1843 – Another Tragedy in Dundalk Bay.
ANOTHER MELANCHOLY Occurrence —On Monday last an inquest was held by Mr. John Byrne, coroner for the county of Louth, at Moor-town, near Lurgan-green, upon the bodies of two fishermen, named Thomas Conolan and Henry Morgan, who died in a boat at sea, on Saturday evening last, under the following circumstances:---
The deceased accompanied by John Hoey and Thomas Robinson, two other fishermen, who all resided at the shore near Lurgan-green, went out in their boat about 9 o’clock on last Friday morning to take up their lines. After having drawn up one set of lines, about 12 o’clock in the day, there came on a very severe fall of snow, and they were unable to see their way, and shortly afterwards it blew very hard and they were driven out to sea far above C[l]ogher-point. In this situation they remained the whole night, the boat, for the best part of the time, filled with water, which they were endeavouring to bale out with their hats. Conolan, who from the commencement sat very much affrighted and gave himself up for lost, fell over the boat and died before night on Friday, and Morgan died in about an hour afterwards. On Saturday morning about daylight, they believed they were off Carlingford; but they were drifted afterwards in the direction of Clogher, which, after suffering hardships incredible they were able to reach about 3 o'clock on Saturday evening. Robinson, one of the survivors, was nearly dead. Hoey, by his exertions, and by cheering his companion, was the means of saving both; considering all he suffered, he was very little the worse. The jury “found that the deceased died in a boat at sea, on Friday, the 13th day of January inst, from cold and exhaustion.” –Newry Telegraph.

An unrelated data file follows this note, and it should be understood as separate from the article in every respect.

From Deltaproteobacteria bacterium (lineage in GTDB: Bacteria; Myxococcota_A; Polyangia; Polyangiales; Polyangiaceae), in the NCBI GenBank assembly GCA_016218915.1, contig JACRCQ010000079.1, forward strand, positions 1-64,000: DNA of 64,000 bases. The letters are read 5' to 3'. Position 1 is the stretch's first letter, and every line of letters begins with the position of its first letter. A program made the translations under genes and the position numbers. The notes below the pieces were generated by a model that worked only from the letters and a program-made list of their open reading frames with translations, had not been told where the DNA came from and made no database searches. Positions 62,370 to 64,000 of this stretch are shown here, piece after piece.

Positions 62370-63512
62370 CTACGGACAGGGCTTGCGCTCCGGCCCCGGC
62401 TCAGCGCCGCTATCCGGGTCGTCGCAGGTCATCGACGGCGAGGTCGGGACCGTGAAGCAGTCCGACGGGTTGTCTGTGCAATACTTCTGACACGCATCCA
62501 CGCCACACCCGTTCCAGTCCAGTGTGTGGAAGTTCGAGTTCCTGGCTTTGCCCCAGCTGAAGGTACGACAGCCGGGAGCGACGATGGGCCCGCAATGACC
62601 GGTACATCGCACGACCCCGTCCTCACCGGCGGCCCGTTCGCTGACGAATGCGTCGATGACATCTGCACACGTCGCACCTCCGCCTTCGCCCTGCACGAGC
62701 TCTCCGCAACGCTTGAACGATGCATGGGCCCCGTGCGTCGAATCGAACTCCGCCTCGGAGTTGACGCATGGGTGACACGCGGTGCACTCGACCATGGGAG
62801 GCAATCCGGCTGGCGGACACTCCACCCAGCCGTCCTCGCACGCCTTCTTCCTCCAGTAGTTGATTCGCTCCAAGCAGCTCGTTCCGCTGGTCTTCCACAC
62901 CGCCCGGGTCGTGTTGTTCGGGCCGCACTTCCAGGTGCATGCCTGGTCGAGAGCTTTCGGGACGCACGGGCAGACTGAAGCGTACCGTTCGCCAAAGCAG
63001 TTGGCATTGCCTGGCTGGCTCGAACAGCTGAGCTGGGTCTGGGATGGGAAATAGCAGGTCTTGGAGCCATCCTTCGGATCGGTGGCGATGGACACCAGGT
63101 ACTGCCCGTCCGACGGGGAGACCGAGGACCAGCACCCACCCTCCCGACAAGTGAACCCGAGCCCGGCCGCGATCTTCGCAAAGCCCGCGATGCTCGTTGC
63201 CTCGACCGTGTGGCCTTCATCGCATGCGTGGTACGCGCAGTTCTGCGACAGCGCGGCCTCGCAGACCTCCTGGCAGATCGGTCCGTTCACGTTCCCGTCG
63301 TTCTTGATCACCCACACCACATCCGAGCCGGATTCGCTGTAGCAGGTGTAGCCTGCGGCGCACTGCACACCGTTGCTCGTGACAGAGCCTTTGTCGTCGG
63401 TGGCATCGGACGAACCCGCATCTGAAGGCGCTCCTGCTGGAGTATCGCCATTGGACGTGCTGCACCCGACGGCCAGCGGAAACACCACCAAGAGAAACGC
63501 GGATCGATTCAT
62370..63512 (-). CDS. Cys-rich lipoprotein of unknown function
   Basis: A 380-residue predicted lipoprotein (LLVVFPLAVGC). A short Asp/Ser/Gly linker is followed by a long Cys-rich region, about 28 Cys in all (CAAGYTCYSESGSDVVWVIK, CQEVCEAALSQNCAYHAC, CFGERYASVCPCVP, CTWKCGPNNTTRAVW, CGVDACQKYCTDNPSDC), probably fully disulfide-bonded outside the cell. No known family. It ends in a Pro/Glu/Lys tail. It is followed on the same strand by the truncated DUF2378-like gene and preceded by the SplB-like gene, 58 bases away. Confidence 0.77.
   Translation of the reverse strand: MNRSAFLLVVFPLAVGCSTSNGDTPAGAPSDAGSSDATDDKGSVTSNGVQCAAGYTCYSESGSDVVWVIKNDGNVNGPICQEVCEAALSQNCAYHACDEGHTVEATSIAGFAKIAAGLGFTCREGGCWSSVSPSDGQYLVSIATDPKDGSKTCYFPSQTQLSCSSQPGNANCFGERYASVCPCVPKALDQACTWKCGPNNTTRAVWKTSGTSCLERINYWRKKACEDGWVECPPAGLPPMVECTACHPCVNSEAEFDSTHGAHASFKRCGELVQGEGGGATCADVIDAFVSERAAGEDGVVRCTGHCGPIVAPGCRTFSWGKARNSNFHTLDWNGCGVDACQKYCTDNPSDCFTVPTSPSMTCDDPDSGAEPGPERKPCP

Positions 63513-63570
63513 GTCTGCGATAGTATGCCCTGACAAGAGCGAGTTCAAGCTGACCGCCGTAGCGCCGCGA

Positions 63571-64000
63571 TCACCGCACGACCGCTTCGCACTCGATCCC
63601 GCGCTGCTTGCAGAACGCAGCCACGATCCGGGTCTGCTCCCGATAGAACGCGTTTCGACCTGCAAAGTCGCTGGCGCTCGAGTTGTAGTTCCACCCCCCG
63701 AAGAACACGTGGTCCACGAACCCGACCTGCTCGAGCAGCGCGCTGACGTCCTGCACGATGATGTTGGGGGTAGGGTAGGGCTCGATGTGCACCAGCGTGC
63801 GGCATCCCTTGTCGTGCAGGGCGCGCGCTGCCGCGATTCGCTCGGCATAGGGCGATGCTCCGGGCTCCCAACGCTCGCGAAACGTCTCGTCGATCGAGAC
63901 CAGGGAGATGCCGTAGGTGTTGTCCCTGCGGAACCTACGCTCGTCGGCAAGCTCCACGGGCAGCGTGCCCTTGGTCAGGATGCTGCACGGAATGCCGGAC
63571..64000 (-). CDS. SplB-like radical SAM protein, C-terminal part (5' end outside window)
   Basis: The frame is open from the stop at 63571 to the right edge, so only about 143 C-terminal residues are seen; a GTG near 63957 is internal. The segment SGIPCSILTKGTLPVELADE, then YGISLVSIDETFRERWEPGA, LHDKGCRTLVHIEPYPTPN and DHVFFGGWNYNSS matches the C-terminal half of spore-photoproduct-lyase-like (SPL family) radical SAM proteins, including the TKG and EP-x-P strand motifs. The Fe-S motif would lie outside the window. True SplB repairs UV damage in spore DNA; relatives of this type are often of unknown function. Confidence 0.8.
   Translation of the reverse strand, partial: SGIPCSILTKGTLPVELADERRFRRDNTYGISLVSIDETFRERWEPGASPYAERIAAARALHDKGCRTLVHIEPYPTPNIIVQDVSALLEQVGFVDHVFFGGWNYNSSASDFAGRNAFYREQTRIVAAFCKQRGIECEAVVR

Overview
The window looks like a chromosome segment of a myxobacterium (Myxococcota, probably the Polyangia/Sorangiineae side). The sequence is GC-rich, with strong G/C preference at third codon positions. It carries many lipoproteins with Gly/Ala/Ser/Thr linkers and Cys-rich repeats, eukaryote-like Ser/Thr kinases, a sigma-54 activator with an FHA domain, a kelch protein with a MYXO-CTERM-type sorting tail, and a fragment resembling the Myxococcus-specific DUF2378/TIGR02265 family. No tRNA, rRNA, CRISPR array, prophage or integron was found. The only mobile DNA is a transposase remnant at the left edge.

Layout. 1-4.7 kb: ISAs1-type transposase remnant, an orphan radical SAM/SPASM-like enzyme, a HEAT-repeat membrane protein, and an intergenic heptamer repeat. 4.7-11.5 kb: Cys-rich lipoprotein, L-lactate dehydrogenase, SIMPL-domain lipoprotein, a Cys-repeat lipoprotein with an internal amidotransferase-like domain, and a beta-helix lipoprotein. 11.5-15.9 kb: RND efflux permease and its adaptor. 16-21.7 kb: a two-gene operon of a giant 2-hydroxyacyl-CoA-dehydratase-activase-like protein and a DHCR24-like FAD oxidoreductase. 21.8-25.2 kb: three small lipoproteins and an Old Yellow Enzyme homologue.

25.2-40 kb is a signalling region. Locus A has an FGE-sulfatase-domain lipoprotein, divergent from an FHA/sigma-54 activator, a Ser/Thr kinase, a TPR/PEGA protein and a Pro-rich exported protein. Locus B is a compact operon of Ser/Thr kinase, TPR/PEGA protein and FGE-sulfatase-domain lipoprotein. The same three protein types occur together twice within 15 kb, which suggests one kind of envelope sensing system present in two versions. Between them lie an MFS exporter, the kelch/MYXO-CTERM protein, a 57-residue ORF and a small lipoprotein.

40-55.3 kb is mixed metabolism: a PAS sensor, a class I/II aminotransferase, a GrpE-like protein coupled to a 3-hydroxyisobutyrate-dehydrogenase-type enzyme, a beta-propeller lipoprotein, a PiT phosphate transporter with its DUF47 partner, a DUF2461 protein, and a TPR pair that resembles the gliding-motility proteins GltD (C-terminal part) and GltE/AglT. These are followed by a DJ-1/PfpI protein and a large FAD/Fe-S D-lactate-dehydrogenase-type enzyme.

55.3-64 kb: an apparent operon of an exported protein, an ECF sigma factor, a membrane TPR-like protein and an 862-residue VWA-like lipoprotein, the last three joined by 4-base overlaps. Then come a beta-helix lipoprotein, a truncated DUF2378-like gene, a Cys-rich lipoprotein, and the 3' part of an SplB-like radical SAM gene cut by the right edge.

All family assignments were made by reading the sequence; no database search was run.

(Source: The Times (London), 21 January 1843, p.5).
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(Original uploaded 25 April 2008) Last update 27 August 2011.